Categories
Work & Productivityaside

Inbox Zero and minimizing my email time

Last weekend I came across another Inbox Zero post. Well, I decided it was time to audit my Email usage. What struck me as surprising was how many minutes I logged on Monday.

  • Monday: 47 minutes
  • Tuesday: 30 minutes
  • Wednesday: 25 minutes
  • Thursday 17 minutes

Unsurprisingly, as the week progressed I dwindled that number down to by Thursday.

I already aggressively apply David Allen’s Getting Things Done methodology to my workflow by automatically filtering emails to “buckets”  so I thought 47 minutes was pretty high.

As for the post referenced above suggesting you need four apps to automate your life. I can narrow that down to one app and pen to paper.

Choose your favorite email client, that’s it.

  • If you work in an organization
    • filter external email addresses to an external email folder, much of it will be spam anyway.
    • filter internal “all staff” distribution list emails to an All Staff folder
    • What remains in your inbox should be mostly actionable emails directed to you personally by a human.
      • Drag what you need to do to a Review folder
      • Drag what you don’t need to act upon to an Archive folder
      • Drag what needs review in the future to a Waiting folder, check it once or twice a week.
      • Reading or Reference material can go in either the Waiting or Review folder depending on the urgency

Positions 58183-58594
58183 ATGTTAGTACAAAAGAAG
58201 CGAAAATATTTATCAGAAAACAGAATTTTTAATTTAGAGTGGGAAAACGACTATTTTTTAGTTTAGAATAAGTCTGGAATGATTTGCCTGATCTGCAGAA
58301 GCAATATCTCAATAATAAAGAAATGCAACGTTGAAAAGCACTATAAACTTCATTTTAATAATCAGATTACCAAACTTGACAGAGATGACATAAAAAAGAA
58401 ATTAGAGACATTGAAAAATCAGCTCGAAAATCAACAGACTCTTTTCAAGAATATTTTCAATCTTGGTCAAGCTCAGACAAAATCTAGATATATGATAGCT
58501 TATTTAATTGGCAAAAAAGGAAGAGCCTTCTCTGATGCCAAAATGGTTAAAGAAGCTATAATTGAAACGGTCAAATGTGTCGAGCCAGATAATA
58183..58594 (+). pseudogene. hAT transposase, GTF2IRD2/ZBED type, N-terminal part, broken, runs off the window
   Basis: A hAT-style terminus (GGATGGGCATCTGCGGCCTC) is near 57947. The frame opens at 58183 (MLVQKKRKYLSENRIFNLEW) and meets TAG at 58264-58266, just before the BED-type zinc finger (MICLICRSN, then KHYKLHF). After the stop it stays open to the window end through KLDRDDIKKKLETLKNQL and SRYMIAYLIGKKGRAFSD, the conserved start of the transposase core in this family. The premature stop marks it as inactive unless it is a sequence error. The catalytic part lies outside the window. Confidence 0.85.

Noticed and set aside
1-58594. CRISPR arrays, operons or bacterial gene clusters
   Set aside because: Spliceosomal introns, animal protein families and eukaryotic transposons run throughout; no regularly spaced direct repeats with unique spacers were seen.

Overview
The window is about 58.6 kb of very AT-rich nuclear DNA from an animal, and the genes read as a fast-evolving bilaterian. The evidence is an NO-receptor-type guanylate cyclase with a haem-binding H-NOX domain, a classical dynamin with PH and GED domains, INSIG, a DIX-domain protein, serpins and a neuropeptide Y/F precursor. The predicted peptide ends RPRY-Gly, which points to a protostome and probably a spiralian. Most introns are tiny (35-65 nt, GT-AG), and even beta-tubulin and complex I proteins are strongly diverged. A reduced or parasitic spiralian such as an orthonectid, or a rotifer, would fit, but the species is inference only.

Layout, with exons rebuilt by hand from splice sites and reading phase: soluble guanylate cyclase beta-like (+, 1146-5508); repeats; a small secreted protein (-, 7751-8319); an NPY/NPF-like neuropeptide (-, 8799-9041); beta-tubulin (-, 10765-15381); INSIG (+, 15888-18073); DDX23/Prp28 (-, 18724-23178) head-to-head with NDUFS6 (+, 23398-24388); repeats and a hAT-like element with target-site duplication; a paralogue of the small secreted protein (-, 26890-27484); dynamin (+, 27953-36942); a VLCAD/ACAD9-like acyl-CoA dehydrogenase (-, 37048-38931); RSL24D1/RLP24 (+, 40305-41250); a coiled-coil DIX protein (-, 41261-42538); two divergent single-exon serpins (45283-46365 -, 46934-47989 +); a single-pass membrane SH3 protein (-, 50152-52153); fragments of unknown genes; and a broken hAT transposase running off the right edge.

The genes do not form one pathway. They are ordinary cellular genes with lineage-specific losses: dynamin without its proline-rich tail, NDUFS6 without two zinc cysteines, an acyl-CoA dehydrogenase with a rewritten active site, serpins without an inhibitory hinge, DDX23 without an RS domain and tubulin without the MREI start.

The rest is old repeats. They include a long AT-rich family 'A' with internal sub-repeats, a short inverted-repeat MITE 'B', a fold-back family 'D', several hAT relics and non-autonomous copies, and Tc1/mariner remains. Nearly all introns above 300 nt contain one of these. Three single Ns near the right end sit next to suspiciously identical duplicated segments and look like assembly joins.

• If you freelance
    • Add all your known client email addresses to a safe list and keep it maintained
      • You can then filter them directly to your Review folder or leave them in your Inbox for manual sorting
    • Filter known non-urgent emails such as newsletters, social media, and similar to a Casual folder and try to only look at it once a day
    • Anything that can’t be sorted should make it into your Inbox for quick manual sorting
  • Lastly Use a simple notebook or notepad for task logging, I like to use the Bullet Journal‘s core system. No fancy designed apps or notebooks here. Just a pocket notebook
Categories
Drupalaside

Taking a look at Drupal’s People management

I set up Drupal 8 earlier this week to kick the tires and get a better understanding of how it differs from WordPress. For starters it provides granular user controls. I imagine this could be a killer feature for anyone setting up an elaborate subscription site where various levels of users are granted additional access.

Drupal 8 People
Hmm, I think we’re gonna need more options.

Custom Roles

As a WordPress user I’m a little jealous of how easy it is to create, edit and modify user roles. I could see myself wanting to allow certain users the ability to edit their own menus in WordPress. Drupal allows that function without additional modules.

Drupal 8 Custom Roles
Easy User management for the win!

Hmm. I’m going to have to keep digging and see what other surprises I find.

Categories
Work & Productivityaside

Software I frequently use in web design

I use various Linux distributions while working on personal web design projects. Below is a list of my favorite software packages.

Desktop and Terminal

  • LAMP
  • WordPress
  • ssh
  • sshfs – (creates a mounted file of an ssh connection)
  • tar & gzip2 – (Manual backups via the terminal of my databasae and files.)

Graphic Design

  • GIMP
  • Inkscape

Audio and Video production

  • kdenlive – video production for cuts and transtitions etc.
  • audacity – audio editing, usually to clean up noise

Text Editors

This varies a little from distribution to distribution, I frequently favor what’s preinstalled with that system.

  • gedit – (never fails me when I need a good text editor, Gedit isn’t pretty but it’s reliable)
  • xed
  • Scratch – Elementary OS
  • Mousepad – XFCE Desktop’s
  • nano – Terminal

Note-taking

Besides a pocket notebook to contain frequently used commands I use the either of the following

  • Tomboy Notes
  • Notes for XFCE